Gold miners could be even more appealing than just buying gold, says David. They've had a miserable time of it, but that could be set to change.

"The NYSE Arca Gold BUGS Index, otherwise known as the HUI, is an index of major gold mining companies. The HUI only includes miners who hedge' less than 18 months'-worth of their future production.

"This means the index should give investors decent exposure to near-term gold price moves. But despite running up this week, the HUI is almost unchanged on balance in 2012. So gold stocks are lagging well behind the metal's price. That creates share buying opportunities in the sector."

This is exactly the type of market anomaly that David likes to identify and profit from. Another market mistake' that David has spotted is the way that dividends are distributed.

In fact, David has spotted a way that you can collect twice as much income as everyone else, even if you buy exactly the same shares. He's just released a report explaining how it works.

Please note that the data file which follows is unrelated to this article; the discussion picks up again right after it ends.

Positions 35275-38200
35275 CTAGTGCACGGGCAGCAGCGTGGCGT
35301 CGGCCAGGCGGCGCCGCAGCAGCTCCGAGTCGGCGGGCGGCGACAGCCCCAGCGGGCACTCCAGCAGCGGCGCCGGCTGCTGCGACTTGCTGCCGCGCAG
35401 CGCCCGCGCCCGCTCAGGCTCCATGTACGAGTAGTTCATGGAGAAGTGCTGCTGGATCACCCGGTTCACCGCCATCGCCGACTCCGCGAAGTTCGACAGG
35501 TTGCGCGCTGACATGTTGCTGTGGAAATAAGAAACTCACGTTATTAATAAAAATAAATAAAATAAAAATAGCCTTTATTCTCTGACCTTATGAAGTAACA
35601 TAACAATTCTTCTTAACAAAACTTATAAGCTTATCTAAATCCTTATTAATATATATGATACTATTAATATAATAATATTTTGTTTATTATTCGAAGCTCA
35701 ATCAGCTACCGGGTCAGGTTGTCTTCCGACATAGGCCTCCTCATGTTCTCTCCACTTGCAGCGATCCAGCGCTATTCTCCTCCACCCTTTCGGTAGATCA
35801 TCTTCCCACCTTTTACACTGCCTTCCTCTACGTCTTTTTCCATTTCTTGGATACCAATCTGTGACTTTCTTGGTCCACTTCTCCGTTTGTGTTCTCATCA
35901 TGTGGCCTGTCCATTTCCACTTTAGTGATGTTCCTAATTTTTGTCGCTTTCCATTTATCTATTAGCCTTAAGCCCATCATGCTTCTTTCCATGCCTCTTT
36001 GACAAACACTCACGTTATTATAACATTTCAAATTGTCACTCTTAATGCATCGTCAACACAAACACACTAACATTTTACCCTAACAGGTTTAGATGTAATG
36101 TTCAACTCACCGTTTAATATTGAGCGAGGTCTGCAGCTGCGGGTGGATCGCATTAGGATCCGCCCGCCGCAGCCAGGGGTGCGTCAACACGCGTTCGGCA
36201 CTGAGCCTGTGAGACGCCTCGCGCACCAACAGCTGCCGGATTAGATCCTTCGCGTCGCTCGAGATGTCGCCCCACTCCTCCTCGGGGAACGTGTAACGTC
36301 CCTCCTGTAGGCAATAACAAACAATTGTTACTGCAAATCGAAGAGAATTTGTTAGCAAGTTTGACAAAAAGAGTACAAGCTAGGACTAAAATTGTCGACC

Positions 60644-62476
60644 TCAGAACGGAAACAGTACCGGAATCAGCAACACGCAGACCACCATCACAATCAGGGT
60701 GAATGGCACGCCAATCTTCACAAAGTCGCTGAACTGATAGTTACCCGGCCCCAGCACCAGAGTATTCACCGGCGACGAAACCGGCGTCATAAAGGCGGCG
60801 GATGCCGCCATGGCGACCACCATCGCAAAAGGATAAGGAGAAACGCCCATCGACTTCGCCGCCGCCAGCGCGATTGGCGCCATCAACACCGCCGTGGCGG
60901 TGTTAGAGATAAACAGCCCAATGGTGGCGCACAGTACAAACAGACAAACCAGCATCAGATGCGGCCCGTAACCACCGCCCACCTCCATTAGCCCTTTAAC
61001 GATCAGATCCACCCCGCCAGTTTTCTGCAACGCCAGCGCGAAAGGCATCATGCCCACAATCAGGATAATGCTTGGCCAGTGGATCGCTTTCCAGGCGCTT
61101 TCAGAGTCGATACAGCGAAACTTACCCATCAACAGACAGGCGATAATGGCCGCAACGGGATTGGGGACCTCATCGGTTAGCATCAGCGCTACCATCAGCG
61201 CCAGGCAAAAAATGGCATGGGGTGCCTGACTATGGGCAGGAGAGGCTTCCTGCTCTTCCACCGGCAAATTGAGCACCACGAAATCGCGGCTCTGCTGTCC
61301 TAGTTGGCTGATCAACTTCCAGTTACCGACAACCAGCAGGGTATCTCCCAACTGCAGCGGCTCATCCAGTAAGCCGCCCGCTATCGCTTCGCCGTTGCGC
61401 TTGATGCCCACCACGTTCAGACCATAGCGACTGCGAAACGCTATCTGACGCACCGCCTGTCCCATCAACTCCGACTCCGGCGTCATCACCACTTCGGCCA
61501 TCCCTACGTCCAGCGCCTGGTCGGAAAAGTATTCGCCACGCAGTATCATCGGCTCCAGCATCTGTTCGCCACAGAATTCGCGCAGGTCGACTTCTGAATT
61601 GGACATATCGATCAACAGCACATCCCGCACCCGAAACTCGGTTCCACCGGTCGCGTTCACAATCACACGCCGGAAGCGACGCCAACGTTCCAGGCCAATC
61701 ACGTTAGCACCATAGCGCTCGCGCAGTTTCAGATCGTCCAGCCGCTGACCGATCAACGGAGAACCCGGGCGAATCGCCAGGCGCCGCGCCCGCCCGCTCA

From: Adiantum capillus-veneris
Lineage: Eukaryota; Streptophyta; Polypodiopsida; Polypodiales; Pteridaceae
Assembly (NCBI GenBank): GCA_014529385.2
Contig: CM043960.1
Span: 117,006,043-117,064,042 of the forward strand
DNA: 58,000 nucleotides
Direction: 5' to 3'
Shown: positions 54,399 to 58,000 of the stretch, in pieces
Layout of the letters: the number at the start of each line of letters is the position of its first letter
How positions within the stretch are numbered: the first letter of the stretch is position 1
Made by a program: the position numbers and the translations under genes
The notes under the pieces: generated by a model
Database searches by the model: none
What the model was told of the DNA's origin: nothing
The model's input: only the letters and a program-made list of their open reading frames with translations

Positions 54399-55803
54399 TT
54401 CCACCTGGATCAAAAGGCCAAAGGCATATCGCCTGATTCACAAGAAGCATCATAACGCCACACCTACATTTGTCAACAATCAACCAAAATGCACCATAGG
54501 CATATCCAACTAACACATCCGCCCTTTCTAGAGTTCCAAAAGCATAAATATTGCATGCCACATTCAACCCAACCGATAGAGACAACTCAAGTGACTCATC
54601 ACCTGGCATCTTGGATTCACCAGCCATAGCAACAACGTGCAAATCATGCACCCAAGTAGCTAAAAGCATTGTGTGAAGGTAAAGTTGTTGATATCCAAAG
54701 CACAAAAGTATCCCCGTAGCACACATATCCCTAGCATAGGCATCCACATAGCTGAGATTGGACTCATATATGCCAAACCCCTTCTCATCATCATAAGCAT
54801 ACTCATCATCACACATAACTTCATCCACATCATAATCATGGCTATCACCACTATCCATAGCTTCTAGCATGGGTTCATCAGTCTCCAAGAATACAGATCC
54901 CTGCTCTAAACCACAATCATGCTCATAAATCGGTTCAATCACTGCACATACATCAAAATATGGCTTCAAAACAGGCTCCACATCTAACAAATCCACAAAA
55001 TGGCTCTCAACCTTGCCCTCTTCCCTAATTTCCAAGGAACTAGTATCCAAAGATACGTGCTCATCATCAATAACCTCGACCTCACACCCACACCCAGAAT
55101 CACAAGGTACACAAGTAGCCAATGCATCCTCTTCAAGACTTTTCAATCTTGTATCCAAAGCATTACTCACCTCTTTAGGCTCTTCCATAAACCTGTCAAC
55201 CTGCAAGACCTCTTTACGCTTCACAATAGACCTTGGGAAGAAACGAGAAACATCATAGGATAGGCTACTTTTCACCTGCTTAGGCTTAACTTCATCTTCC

Avoid China

There's no doubt that the QE we've seen over the last few weeks will have a powerful effect on the markets, says John Stepek in Monday's Money Morning. But that doesn't mean everything will go up. China in particular looks susceptible.

On the face of it, China's stock market should be a good bet, says John. It's fallen 70% since 2007 now it looks pretty cheap. But with investors just coming to terms with the fact that the Chinese economy is slowing down, something even worse could be around the corner.

"If something nastier happens like a system-wide banking crisis that the authorities have difficulty sweeping under the carpet then stocks could fall yet further", says John.